Why Maybelline is winning at social media

Maybelline, Beauty, Cosmetics
Image Source: The Gigi Hadid x Maybelline collection

Among beauty brands, Maybelline is the master of driving social media engagement.

The L’Oréal-owned brand has beat out its parent company, as well as competitors including Estée Lauder and Revlon, in cross-platform engagement since the start of the year, according to recent analysis from ShareIQ, a social analytics company. On Instagram, for example, Maybelline saw a total of over 59 million likes between the start of the year and October 20, compared to L’Oréal’s 27 million likes and Estée Lauder’s 5 million likes during the same period.

At the same time, Maybelline far outdid the competition on Pinterest, garnering 730,000 repins, compared to L’Oréal’s 167,000 and Estée Lauder’s 28,000.  (Most beauty brands find the volume of visual content that’s shared on Instagram and Pinterest, and the accompanying signals, to be more valuable than Twitter data, according to Jonathan Gardner, ShareIQ’s director of marketing who conducted the research.)

These results are all thanks to a combination of frequent, educational posts, savvy influencer relationships and a collaboration with Gigi Hadid.

“Maybelline has been keeping a baseline of fans engaged and are building spikes of excitement with new and influencer content, earning engagement with new audiences,” said Gardner.

Indeed, throughout the year, at least every other post on Maybelline’s Instagram account has either featured or mentioned an influencer, ranging from the beauty vlogger Melissa Flores(37,000 followers) to the fashion blogger Nicole Alyse (over 89,000 followers). Most of this content — which includes both pictures and short “get the look”-style videos — is generated by the influencers themselves and tagged with #mnyitlook, as encouraged by the brand in their Instagram tagline. The best responses have the chance of getting reposted.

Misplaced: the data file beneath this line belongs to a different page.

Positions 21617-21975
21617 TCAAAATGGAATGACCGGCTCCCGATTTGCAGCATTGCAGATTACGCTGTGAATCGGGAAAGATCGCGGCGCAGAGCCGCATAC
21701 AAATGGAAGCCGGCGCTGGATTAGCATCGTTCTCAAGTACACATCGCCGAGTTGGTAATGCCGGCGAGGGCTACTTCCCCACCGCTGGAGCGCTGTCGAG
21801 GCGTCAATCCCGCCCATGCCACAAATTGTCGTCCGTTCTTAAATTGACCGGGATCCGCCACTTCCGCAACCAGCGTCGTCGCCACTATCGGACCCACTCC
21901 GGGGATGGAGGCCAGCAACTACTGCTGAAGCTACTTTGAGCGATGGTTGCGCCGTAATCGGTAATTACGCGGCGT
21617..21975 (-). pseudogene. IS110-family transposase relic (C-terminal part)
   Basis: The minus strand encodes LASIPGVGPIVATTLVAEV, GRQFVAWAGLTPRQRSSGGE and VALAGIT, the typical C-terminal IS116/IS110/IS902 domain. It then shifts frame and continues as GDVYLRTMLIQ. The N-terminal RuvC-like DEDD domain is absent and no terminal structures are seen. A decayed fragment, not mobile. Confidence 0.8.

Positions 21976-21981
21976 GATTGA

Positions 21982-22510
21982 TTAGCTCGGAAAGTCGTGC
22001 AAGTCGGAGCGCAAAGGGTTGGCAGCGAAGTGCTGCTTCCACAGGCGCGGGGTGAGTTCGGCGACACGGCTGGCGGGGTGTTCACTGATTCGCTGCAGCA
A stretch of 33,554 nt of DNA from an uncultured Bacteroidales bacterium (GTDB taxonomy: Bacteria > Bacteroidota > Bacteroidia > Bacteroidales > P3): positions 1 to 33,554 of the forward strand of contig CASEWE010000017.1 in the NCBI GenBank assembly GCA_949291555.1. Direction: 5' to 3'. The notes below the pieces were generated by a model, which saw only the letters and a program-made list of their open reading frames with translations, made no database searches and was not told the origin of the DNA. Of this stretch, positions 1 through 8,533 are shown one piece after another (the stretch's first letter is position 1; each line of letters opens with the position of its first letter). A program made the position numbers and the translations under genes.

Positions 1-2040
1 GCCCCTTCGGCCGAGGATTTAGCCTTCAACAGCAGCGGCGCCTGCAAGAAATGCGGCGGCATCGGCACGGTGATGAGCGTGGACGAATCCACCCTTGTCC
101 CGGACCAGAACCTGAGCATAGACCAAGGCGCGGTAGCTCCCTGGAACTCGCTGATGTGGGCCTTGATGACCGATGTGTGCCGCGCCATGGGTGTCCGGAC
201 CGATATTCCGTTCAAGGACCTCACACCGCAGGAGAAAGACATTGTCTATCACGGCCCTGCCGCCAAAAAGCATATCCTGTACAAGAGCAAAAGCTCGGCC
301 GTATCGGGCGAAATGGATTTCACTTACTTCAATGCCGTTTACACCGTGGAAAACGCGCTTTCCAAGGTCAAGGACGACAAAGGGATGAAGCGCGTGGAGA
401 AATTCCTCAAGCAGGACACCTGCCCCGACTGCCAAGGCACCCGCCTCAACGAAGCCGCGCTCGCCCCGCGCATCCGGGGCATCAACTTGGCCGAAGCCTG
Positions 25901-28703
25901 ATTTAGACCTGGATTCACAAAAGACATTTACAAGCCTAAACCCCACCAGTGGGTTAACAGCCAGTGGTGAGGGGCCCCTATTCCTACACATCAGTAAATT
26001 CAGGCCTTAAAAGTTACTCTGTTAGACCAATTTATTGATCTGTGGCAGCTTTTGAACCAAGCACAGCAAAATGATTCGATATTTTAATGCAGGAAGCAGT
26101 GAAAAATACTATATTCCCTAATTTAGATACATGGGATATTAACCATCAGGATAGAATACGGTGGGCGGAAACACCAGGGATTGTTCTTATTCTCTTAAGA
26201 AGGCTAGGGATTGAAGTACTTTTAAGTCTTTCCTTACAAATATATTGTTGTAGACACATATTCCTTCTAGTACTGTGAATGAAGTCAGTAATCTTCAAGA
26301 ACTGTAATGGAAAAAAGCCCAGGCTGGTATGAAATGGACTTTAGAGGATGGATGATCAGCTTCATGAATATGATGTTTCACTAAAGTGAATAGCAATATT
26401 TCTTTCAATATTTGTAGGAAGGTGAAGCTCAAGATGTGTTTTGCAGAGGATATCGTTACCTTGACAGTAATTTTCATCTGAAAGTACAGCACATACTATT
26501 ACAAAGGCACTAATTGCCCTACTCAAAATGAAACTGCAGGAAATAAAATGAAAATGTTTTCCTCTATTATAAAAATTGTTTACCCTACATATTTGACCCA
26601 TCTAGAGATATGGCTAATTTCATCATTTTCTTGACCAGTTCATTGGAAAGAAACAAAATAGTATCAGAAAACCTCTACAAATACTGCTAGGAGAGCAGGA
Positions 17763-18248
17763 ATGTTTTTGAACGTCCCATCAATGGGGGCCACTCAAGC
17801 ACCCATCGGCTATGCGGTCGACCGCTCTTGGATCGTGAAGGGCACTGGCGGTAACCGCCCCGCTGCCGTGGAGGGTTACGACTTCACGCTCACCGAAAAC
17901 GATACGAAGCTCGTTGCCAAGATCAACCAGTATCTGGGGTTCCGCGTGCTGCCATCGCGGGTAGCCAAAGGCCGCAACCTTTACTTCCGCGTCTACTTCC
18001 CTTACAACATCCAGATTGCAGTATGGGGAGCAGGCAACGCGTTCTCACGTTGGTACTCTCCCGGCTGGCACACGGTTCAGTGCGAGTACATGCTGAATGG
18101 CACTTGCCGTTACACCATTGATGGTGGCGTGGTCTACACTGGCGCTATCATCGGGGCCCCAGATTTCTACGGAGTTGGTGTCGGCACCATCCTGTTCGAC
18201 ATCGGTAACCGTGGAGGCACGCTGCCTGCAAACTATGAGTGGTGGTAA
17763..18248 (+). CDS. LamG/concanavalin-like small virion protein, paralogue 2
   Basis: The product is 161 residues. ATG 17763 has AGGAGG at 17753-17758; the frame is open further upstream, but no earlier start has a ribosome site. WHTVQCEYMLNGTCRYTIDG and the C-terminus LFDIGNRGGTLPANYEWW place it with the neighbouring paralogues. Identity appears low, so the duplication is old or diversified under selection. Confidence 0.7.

swatches“Swatch” imagery is popular on Maybelline’s social accounts

“We know that our customer is looking to beauty influencers to provide beauty trends and education, so it’s important for us to incorporate their amazing content on our channels and partner with them to communicate to their audiences, as well,” said Marnie Levan, Maybelline’s vice president of integrated consumer communications.

But with so many beauty influencers out there today, Maybelline has a few criteria: “We try to find those who authentically talk about and use the brand’s products regularly,” said Levan, “as well as those whose content is not just engaging but also educational for the consumer.”

This past August, the brand took that relationship one step further, launching its first influencer-driven product line with popular beauty blogger Shayla Mitchell, who boasts 2.5 million followers on Instagram. Curated by Mitchell, the “Maybelline x Shayla” collection included a shade extension of the brand’s Colossal Big Shot Mascara and a new rendition of its City Mini Palette. Mitchell’s goal, according to an interview with Refinery29, was to create products that worked for all skin tones.